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TEMPEST (Tennessee Electromagnetics/Fluids/Plasmas Equation Solver Toolchain) is our high-performance software test-bed for developing plasma simulations. It was written by Dr. Joel Thompson at UTSI during his doctoral work. It has since been expanded and improved. The software is capable of simulating unsteady or steady flows in multidimensional, complex geometries with a number of physical models and additional multiphysics coupling modules. It has been parallelized to make maximum use of high-performance computing clusters. A source-controlled repository is maintained for ongoing simulation work.


A quick overview of the major points of the TEMPEST software is:

  • Capable of 1D, 2D or 3D simulations
  • Solves viscous, compressible Navier-Stokes equations coupled to either electrostatic Poisson equation, magnetic diffusion equation (resistive MHD) or full Maxwell equations
  • Fully unstructured meshing; mixed elements with any number of sides is permitted
  • Very robust geometry module permits easy handling of complicated domains in a very generalized manner
  • High-order accurate time integration schemes including Runge-Kutta explicit or pseudotime implicit integration
  • High-order accurate gradient reconstruction using either node- or face-based Green-Gauss or least-squares methods
  • Node and face data interpolation permits the construction of higher-order schemes
  • Both Riemann-solver-based and flux-splitting-based shock-capturing schemes

Electromagnetic Coupling

Current capabilities for the coupling between the fluid and electromagnetic systems include:

  • Coupling between the Navier-Stokes and full Maxwell equations, including conduction, convective and displacement current effects, low-electrical-conductivity behavior, non-neutral electric charge separation effects, and electrode edge effects
  • Resistive magnetohydrodynamic (magnetic diffusion approximation) model
  • Coupling between the Navier-Stokes and electrostatic Poisson equation (electrohydrodynamic model)

Time Integration Schemes

TEMPEST boasts several explicit and implicit time integration schemes, including:

  • Explicit RK2, RK3, RK4 and user-defined adjustable midpoint RKn methods, which provide between second- and fourth-order time accurate solutions
  • Pseudotime point-implicit relaxation with arbitrary second- to sixth-order accuracy
  • Pseudotime implicit relaxation with RK4-explicit subadvance
  • Common predictor-corrector methods, including Hancock and MacCormack

Numerical Flux Calculation

Several numerical flux modules have been added, including:

  • Roe approximate Riemann solver using strongly conservative eigendecomposition for Navier-Stokes/Maxwell equations
  • Source-coupled HLL, HLLC, Rusanov, AUSM+ fluid approaches and Roe Maxwell solver

Higher-order Accuracy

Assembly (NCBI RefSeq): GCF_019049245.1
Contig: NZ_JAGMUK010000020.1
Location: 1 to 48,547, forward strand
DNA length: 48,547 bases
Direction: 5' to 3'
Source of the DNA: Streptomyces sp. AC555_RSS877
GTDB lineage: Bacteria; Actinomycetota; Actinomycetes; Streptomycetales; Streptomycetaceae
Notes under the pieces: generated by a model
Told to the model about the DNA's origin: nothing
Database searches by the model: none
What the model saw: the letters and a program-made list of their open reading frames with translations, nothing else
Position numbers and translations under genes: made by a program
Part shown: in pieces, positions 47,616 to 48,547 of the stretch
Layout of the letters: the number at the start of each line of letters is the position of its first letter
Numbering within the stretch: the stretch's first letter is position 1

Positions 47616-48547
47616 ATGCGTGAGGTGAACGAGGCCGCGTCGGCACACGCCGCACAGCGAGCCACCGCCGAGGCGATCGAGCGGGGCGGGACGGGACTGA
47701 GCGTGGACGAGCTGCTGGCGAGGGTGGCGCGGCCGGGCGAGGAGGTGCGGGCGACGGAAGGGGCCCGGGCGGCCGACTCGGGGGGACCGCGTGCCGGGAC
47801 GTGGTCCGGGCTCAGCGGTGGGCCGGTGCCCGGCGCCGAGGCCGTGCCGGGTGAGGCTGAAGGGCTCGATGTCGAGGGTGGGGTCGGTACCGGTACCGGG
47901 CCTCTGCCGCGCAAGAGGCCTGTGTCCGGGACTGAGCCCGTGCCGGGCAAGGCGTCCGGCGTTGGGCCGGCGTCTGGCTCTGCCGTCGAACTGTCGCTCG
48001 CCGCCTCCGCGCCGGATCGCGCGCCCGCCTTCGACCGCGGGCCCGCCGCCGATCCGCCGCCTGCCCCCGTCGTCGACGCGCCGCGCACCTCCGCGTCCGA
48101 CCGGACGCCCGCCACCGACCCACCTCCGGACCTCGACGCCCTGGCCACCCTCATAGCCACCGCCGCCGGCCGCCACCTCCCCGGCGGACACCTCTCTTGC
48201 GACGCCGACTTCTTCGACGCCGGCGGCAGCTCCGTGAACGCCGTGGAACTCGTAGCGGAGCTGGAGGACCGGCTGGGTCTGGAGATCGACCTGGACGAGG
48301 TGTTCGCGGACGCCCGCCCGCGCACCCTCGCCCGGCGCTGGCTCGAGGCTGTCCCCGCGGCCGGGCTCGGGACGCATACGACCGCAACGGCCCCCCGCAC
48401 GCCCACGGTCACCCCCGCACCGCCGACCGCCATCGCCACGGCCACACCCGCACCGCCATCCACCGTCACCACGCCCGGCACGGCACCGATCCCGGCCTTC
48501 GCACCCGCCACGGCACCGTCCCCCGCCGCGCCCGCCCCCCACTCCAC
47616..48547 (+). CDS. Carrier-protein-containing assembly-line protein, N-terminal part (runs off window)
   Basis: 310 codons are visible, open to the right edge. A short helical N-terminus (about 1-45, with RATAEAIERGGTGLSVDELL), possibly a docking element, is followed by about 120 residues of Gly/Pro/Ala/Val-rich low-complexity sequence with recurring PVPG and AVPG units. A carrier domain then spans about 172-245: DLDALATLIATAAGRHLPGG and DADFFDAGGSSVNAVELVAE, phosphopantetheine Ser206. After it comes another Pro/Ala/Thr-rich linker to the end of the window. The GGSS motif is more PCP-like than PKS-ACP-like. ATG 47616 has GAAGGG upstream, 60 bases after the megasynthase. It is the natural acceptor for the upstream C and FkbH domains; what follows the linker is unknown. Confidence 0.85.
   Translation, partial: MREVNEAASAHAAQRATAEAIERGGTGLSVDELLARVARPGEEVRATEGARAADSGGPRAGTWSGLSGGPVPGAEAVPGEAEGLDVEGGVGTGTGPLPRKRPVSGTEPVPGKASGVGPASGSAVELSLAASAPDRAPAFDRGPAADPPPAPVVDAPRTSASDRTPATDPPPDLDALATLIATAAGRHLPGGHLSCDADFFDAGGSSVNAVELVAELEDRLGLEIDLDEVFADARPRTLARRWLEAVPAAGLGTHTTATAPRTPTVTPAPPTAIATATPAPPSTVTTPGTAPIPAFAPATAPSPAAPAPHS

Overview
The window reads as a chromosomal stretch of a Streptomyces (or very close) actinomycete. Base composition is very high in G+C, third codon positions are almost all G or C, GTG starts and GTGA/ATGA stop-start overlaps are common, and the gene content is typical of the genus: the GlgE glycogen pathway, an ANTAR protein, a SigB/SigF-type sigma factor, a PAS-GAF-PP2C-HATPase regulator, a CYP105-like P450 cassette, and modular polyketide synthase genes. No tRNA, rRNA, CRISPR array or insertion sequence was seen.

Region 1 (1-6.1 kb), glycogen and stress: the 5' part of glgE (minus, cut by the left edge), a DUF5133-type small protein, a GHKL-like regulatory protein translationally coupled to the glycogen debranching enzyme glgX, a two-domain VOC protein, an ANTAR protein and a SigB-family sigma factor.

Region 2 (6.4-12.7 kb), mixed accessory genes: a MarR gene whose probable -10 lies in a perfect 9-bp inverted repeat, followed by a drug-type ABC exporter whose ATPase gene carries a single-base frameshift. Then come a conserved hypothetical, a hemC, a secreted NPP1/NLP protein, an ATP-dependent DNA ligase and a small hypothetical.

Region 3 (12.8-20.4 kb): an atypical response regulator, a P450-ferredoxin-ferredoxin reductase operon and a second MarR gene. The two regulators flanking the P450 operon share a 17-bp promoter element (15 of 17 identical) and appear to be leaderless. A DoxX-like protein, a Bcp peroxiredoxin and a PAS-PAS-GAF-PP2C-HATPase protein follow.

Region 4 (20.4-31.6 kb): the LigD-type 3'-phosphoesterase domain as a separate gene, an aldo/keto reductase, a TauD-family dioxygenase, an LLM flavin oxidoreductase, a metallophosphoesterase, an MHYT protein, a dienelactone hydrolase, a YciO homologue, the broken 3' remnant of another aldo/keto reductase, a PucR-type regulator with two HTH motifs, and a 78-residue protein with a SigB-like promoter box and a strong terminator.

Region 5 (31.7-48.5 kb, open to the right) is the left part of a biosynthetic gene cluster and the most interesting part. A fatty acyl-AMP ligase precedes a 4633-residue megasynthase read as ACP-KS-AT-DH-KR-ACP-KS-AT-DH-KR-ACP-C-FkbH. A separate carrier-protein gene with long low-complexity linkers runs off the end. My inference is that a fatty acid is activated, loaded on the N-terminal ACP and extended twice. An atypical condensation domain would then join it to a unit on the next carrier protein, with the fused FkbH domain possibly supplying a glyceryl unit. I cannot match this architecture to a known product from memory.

Higher-order accuracy can be provided by gradient reconstruction modules that have been added, including:

  • Node-based or face-based Green-Gauss gradient reconstruction
  • Least-squares gradient reconstruction
  • Interpolation of cell-centered data to nodes and faces between timesteps
  • Pseudotime preconditioning to accelerate convergence

Gallery of Tests

Radio Wave Propagation and Diffusion

A step magnetic field is forced on the left of a one-dimensional region of meter length. Depending on the electrical conductivity of the region, the discontinuity will either propagate as a simple wave (for zero conductivity), or be diffused (large conductivity begins to show the MHD limit being reached). In the three graphs below, different conductivities were tested. Leftmost is zero conductivity (wave propagation of the electromagnetic field), middle graph has a very small conductivity of 0.01mho/m, and last graph has a higher conductivity of 0.1mho/m. Green lines in the last two graphs indicate the analytical solution according to MHD theory. In the first and second graph, the MHD theory fails to capture the correct physical behavior. TEMPEST, however, correctly renders both wave and MHD behavior. In the last simulation with 0.1mho/m, TEMPEST agrees with MHD theory to within 1.5%.

Image description above under heading Radio Wave Propagation and Diffusion

Orszag-Tang MHD Turbulence

The Orszag-Tang MHD problem is a common 2D MHD turbulence problem used to test MHD solvers. In this problem, TEMPEST was applied without the MHD solver, but instead solving the coupled Navier-Stokes and full Maxwell equations. This means that no eigenvalues or eigenvectors from MHD theory were applied; only the fully coupled form of the fluid and Maxwell equations. The result below shows the difference between the AUSM (left) and Roe (right) methods, which agree very well to each other and to the classic MHD solution.

Comparison of Orzsag-Tang Solution Using AUSM and Roe

MHD Kelvin-Helmholtz Instability

A Kelvin-Helmholtz instability was set up on a periodic square grid, with a right-moving high-density column of fluid, and a left-moving low-density column of fluid. Three cases were run: the top graph corresponds to the purely hydrodynamic case, where the electrical conductivity was zero. Here, the electromagnetic fields propagated and did not interact with the fluid. In the second case, a very small electrical conductivity was run. Slight suppression of the low-wavelength instabilities is seen. In the final case, a very high electrical conductivity was applied, resulting in an MHD case, where the low-wavelength instabilities were completely suppressed.

Electromagnetic fields propagated and did not interact with the fluid
Slight suppresion of the low-wavelength instabilities is seen